1-(1,3-dibutyl thiobarbiturate)-3-(1-butyl-3-(5-tosyloxypentyl)thiobarbiturate) trimethineoxonol (12):In 4 mL pyridine, (11) (86.1 mg, 131 umol) was mixed with tosyl chloride (333 mg, 1.75 mmol). The reaction mixture was stirred for 3.5 h before the solvent was removed under vacuum. The residue was dissolved in EtOAc and washed with 1 M HCL, followed by sat. brine 2×. TLC EtOAc/MeOH (9:1) showed that most of the starting material was converted to a more non polar product. However, a polar oxonol impurity was evident and the material had to be further purified by flash chromatography. The column was packed in CHCl3/MeOH (97:3). It was necessary to increase the polarity to CHCl3/MeOH (92:8) in order to elute off the product. The fractions containing the desired product were combined and dried, yielding 74.8 mg (102 umol, 78%) of product. 1H NMR (CDCl3): d 8.50 (t, 1H, central methine), 7.92 (dd, J1=14 Hz, J2=2 Hz, 2H, methines), 7.81 (d, 2H, tosyl), 7.35 (d, J=8.2 Hz, 2H, tosyl), 4.37 (cm, 8H, NCH2R), 4.09 (br t, 2H, RCH2OTs), 2.45 (s, 3H, tosyl methyl), 1.2–1.9 (unres. cm, bulk methylenes), 0.91 (t, J=7.2 Hz, 9H, terminal methyl).
Terbium(III) Bis-(N,N′-bis(salicylidene)ethylenediamine) piperidinium salt, Hpip+ Tb(SALEN)2-:N,N′-bis(salicylidene)ethylenediamine (SALEN) (0.719 g, 2.68 mmol) was dissolved in 40 mL MeOH at 60° C. Terbium chloride hexahydrate (0.5 g, 1.34 mmol) dissolved in 1 mL water was added to the solution. Piperidine (536 μL, 5.42 mmol) was added and a yellow precipitate immediately formed. After 1 h, the heat was removed and the reaction mixture was left stirring overnight. The solid was filtered and dried yielding 709 mg (0.91 mmol, 68%) of the desired complex. Electrospray (neg. ion) MS [MeOH/H2O: 95/5] (peak, rel. int.) 691.2 (M−1, 100) calc. M−1=691.5 amu.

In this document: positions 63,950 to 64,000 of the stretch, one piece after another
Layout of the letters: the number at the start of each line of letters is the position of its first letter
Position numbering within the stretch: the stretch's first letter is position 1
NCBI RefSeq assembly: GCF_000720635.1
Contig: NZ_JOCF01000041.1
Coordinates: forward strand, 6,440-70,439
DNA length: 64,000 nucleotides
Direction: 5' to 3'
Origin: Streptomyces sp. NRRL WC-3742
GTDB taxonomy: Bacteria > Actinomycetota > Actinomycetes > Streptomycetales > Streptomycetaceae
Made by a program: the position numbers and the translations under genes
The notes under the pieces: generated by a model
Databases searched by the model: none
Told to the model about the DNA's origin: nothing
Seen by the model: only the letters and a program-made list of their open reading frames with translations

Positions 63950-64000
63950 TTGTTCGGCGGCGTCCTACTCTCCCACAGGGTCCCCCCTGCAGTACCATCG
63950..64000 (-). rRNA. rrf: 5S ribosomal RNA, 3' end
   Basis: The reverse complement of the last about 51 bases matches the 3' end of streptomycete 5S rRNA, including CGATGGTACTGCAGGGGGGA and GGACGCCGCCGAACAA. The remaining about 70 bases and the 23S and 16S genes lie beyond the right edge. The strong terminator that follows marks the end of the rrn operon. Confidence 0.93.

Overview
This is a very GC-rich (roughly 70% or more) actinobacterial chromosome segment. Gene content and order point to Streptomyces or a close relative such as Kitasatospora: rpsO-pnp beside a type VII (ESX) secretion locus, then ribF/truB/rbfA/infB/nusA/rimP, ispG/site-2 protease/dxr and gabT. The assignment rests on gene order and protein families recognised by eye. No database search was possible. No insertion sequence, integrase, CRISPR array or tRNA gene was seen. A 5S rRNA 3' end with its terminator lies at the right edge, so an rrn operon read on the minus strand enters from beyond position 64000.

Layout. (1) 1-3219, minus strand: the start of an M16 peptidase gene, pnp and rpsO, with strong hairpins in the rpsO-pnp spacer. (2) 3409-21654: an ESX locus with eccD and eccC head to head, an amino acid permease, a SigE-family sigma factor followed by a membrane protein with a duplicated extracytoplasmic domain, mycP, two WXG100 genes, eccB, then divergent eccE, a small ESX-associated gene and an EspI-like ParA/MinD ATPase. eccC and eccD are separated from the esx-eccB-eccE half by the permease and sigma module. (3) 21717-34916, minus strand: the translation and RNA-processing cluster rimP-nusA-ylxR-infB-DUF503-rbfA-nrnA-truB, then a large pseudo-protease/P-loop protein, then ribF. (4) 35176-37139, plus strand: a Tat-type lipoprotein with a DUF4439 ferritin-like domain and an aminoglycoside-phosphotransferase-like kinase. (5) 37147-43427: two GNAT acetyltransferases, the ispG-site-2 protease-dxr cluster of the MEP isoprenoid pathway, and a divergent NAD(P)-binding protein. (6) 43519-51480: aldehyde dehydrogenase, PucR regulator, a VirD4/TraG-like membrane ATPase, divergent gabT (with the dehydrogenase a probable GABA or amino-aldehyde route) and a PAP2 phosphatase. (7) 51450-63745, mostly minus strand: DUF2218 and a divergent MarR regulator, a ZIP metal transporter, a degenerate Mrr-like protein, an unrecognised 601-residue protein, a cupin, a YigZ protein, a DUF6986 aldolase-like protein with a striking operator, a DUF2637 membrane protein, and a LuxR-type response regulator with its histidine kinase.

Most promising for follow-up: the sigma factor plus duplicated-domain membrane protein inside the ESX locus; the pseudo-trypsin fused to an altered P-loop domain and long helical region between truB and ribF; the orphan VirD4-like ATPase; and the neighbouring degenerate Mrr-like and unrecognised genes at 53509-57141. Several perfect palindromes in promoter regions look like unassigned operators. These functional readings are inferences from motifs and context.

Europium(III) Bis-(N,N′-bis(salicylidene)ethylenediamine) piperidinium Hpip+ Eu(SALEN)2-:N,N′-bis(salicylidene)ethylenediamine (SALEN) (0.360 g, 1.34 mmol) was dissolved in 40 mL MeOH and piperidine (298 μl, 3.02 mmol) at 60° C. Europium chloride hexahydrate (0.246 g, 0.67 mmol) dissolved in 0.5 mL water was added to the solution and a yellow precipitate immediately came out of solution. After 1 h, the heat was removed and the reaction mixture was left for 2 hours. The solid was filtered and dried yielding 341 mg (0.44 mmol, 66%) of the desired complex.